But back to the comment on blogs that "Their reach is pretty limited" really. Google Terra Nova Solar Competition 1 , or Jetboil Sol Ti review and they are no 1 or in the top five in google. All by bloggers. "WOW" limited reach. So in the UK the top outdoor magazine is selling 40,000 a month. A blog post in the top ten in Google reaches a lot more. Millions could find it. Hiking In Finland and Section Hiker reach as many or more than the top selling UK outdoor magazine in a month standing alone. Limited reach I don't think so.

    Online is the threat to magazines. People are stopping buying magazines. Bloggers and forums are where to find out about kit more and more. You can spot a good blog review. Trip reports show photos of the kit in use. The blogger then writes a review with feedback on how it performed, design etc. You can suss the rest from there. Not a stock photo and some claim of a test. Print is going to be around for a while longer but online with blogs is where it's going. Way better. But I am biased. I like blogs.

  8. I'm biased too. Which was my whole point. There seems to be an ever growing number of people who prefer blog reviews over print media. But the manufactures don't seem to have recognized the potential. As Paul points out below. A good blog review is permeant advertisement for the cost of one piece of gear. Regardless of reach, anyone googling gear by name is likely to run into a blog review. That is if your gear has been reviewed by a blogger. Seems like a smart company would want to get several good blog reviews out there for the google bots to find and categorize.

  9. Martin, +1, bud. As a blogger, I can say that with few exceptions my reviews get more action than my other posts. Google "GoLite Shangi-La 1". I'm front page baby! The first review listed. That means that my opinion matters to someone.
    As a consumer, I see print reviews as verbatim copies of manufacturers' product descriptions. Or, I can't qualify the reviewer by background. Are they weight focused? Do they only hike in good weather? Are they using the item in multiple sports? What are their biases? It's just too vague for me.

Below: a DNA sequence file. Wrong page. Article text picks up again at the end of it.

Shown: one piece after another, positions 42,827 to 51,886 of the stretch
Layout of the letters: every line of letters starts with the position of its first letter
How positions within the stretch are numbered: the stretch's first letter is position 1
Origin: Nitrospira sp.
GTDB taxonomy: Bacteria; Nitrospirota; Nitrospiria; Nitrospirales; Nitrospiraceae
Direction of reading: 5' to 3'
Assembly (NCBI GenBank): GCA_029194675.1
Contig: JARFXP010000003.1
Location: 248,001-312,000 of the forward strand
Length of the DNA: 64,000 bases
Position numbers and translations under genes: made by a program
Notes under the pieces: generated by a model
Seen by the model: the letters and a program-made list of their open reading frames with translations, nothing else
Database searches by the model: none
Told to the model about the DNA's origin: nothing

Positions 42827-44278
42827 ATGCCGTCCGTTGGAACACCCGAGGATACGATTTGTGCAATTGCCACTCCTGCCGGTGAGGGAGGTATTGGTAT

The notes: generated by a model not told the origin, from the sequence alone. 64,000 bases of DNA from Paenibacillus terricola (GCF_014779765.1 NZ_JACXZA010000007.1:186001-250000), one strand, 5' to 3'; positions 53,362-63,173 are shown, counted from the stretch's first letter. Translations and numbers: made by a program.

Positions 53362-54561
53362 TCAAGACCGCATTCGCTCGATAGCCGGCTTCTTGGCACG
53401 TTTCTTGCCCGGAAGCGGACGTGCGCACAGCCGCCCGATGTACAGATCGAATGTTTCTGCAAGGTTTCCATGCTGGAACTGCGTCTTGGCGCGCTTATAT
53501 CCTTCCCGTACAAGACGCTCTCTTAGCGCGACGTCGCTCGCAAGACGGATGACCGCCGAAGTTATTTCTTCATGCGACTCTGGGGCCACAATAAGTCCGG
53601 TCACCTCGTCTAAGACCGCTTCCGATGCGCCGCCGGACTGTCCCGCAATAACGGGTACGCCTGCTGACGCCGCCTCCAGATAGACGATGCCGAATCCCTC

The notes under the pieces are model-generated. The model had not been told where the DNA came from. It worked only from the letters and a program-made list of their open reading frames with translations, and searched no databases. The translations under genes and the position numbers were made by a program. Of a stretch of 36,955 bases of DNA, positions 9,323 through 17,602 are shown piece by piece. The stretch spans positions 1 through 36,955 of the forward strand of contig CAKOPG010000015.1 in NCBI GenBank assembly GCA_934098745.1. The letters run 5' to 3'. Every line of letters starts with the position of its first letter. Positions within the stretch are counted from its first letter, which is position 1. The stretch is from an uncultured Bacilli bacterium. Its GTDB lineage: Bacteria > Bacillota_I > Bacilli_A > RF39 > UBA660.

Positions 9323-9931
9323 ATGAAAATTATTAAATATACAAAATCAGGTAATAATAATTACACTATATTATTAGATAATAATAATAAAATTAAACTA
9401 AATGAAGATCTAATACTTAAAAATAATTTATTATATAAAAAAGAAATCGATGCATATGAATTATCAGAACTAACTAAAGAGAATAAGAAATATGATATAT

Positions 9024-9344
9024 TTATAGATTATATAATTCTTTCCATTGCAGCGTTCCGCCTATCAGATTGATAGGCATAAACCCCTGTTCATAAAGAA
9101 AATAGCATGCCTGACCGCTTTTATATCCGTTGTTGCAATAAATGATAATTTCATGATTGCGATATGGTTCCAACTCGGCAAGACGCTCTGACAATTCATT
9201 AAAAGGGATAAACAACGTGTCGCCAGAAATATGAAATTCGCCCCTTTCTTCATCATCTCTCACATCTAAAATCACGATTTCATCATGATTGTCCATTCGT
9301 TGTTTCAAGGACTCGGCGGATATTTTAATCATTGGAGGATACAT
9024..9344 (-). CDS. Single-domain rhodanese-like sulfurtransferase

So, I look to people I've come to respect and trust. Martin Rye is a perfect example. Because of his MLD Trailstar review, I will shortly order one.
    Thanks for the great post Steven!

  10. Rand does make some good points, especially in relation to who would be a bad reviewer. But as to your point of not seeing negative reviews in magazines, assuming you're not strictly speaking about backpacking magazines, I've often seen bad reviews on products and software in MacLife magazine.

  11. I don't spend a lot of time reading software magazines. I subscribe to a few backpacking magazines and I can't remember ever reading a bad (negative) review in any of them. But i haven't been looking for bad reviews either. I may notice some now that its on my mind.

  12. My answer to the question in the title would be: Sometimes.

    Many reviews on many blogs don't have any worth for me. Often they are more like introducing a product or some sort of "first looks". For a blog review to be of worth for me, it should be in depth, add information (for example measurements not easily available) and it should be based on long term experience. I emphasise the latter. If you can wear out the product in one year then wearing it out and documenting the use before writing the review will give all the experience needed for a good and honest review. If the piece of equipment to be reviewed is more durable then mayeb a year/season of use in varying conditions would be good starting point. This sort of reviews are hard to find but they tend to be very good.

    Magazines do some things better than bloggers. Print media reviews are often "brief, vague, with only one stock image" as you said but magazines have the money and muscles to do big comparative tests and reports (state of the market report type of suff) and do some cool measurements and tests that are out of the reach of bloggers (i.e. standard testing of the warmth of sleeping bags, thermal imaging of sleeping pads, punching holes into air matresses, etc.) There is also good stuff in magazines.

    I think I agree and disagree with both sides here: Bloggers are cheap and good marketing tool but the reach is far from limited! But there is also the random factor to get a poor review or a negative one. Negative reviews shouldn't be a problem as long as they are constructive but this might not always be the case with bloggers… Print media is more predictable and both sides know how things roll when co-operating.